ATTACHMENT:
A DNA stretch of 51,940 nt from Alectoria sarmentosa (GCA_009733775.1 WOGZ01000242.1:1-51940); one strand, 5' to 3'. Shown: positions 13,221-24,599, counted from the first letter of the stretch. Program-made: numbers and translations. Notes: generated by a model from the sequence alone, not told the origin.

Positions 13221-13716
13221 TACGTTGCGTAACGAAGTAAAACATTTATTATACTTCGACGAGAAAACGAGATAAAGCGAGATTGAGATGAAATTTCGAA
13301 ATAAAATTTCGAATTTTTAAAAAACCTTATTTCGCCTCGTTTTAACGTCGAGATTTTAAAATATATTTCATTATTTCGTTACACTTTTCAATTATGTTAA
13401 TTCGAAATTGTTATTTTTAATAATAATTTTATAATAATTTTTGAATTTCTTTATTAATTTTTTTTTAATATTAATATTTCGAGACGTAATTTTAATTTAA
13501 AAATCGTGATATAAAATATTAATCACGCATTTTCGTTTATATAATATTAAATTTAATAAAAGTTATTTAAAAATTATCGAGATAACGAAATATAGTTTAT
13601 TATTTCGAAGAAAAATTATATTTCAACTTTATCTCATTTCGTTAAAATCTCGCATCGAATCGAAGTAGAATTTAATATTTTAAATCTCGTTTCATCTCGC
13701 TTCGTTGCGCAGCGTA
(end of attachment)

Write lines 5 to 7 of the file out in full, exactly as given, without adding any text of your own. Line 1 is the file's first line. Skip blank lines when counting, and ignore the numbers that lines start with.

13401 TTCGAAATTGTTATTTTTAATAATAATTTTATAATAATTTTTGAATTTCTTTATTAATTTTTTTTTAATATTAATATTTCGAGACGTAATTTTAATTTAA
13501 AAATCGTGATATAAAATATTAATCACGCATTTTCGTTTATATAATATTAAATTTAATAAAAGTTATTTAAAAATTATCGAGATAACGAAATATAGTTTAT
13601 TATTTCGAAGAAAAATTATATTTCAACTTTATCTCATTTCGTTAAAATCTCGCATCGAATCGAAGTAGAATTTAATATTTTAAATCTCGTTTCATCTCGC